Five Republican candidates vying for Senate District 30 addressed the top issues facing Texas during a forum Thursday night at North Side Baptist Church.
“When we first put this together we quite honestly didn’t realize we were going to have an election in September and when that happened we knew we wanted to make sure the folks in Parker County and the greater SD 30 were able to meet, talk to, ask questions of and learn more about the candidates who want to be your next senator for Senate District 30,” Parker County Republican Party Chair J Scott Utley said. “Here in the heart of Parker County, we are super proud to be one of the most conservative counties in the great state of Texas.”
Republicans Andy Hopper, Denton Mayor Chris Watts, State Rep. Drew Springer, Shelley Luther and Craig Carter, as well as Democrat Jacob Minter, have all thrown their hats in the ring for SD 30 after Pat Fallon, R-Prosper, won the GOP nomination to replace U.S. Rep. John Ratcliffe, R-Heath, on the November ballot. Ratcliffe is moving on to be the U.S. director of national intelligence. Gov. Greg Abbott set a Sept. 29 special election to fill the SD 30 seat.
Hosted by the State Republican Executive Committee, moderated by SD 30 Chairman Britton Brooks and Chairwoman Deon Starnes, several questions were set for the candidates — the first round allowed for 1.5-minute answers and the second round, the lightning round, allowed for 30-second answers.
The candidates were asked if the Texas legislature should address police reform and/or cities who are defunding the police and how they should be addressed.
“My dad was a 26-year Marine veteran so I see police officers and first responders as similar, like brothers, and when I see people defacing the flag or disrespecting the police or anything that has to do with putting down America in any way, I think it’s disgraceful and those people do not deserve to be here. I also think that cities cannot be run without police,” Luther said. “Defunding the police is the worst idea anyone could ever have and I went to Austin recently to turn in my paperwork, it’s a slum. It looks horrible and we do not want that to happen here in our rural areas. It’s important that we protect our police, we fund our police and those cities that want to take money away from police, they need to get funds taken away from them.”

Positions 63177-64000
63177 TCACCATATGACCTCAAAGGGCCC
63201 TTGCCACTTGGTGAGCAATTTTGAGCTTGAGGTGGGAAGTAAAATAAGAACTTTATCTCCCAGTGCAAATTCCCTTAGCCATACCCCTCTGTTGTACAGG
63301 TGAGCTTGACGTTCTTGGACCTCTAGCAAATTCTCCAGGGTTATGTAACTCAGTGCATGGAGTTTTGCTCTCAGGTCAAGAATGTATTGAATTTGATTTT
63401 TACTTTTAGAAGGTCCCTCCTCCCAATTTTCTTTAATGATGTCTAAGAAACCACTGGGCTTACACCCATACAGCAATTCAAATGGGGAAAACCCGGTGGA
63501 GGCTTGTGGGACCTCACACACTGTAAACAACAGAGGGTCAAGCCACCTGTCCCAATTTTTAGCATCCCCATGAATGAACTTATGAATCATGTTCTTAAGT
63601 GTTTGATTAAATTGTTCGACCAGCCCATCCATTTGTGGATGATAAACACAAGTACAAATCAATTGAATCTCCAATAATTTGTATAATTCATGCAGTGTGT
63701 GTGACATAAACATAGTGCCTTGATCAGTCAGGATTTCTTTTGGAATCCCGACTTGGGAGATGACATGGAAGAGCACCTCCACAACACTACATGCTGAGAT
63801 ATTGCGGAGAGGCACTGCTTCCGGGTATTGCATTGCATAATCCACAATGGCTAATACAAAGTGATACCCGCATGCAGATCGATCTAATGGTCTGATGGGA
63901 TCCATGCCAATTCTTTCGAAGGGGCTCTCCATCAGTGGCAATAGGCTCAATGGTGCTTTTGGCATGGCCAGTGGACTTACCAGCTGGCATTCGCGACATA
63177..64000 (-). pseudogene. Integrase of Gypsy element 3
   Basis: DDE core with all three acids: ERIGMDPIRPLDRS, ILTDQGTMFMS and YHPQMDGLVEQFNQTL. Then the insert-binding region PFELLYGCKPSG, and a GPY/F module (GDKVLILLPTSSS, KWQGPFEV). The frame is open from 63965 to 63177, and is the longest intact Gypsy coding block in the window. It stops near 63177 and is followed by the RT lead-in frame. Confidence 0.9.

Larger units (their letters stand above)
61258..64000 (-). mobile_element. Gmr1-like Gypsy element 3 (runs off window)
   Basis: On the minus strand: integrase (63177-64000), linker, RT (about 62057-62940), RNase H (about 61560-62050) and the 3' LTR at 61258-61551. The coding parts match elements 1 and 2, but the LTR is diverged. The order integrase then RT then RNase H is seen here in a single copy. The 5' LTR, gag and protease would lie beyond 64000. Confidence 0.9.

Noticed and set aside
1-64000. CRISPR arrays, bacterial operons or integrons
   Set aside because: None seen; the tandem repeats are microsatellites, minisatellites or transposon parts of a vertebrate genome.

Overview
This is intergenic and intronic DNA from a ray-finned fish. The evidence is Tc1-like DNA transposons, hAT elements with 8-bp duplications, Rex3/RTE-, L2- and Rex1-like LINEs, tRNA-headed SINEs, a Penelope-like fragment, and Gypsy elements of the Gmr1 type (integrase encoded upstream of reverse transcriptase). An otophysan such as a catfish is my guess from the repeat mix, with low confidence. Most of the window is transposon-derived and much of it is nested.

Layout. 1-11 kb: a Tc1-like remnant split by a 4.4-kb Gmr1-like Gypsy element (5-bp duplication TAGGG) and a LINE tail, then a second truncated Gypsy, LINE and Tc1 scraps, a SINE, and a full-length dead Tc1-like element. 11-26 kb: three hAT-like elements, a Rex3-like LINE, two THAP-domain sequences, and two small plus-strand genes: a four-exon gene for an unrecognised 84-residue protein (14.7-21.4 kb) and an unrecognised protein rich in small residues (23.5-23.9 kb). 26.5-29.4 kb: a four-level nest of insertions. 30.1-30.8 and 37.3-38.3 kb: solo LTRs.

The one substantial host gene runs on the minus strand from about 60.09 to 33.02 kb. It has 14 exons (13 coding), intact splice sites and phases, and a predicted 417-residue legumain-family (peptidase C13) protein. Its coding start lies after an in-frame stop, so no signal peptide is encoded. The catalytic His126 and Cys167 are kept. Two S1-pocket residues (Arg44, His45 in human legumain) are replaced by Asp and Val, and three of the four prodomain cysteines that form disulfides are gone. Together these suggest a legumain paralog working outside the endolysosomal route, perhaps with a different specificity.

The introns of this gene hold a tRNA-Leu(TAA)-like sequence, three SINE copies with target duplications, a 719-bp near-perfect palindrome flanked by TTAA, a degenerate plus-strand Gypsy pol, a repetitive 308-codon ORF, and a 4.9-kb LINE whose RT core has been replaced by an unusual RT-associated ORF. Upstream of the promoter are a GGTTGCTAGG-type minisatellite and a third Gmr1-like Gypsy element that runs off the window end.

Carter said he recently had a discussion with a police officer in Nacona where he was told the officer made $16 an hour.
“We don’t need to defund anything, we need to find more funds for them to have the right tools to do their job well, period. There are ways to find that funding without cutting off the thing that protects us,” Carter said. “I want our police officers keeping the oath of protecting and serving us and recently through COVID, there have been some crazy things with protests around different locations and police officers come in and say, ‘We’re taking the day off, you’re on your own.’ That is a serious problem because I don’t want people taking the day off when something actually happens. At that moment I realized how important it is that we are putting our money into our police officers.”
Hopper said he agreed with the “thrust” of Gov. Abbott’s solution to cities that defund the police, but not the implementation.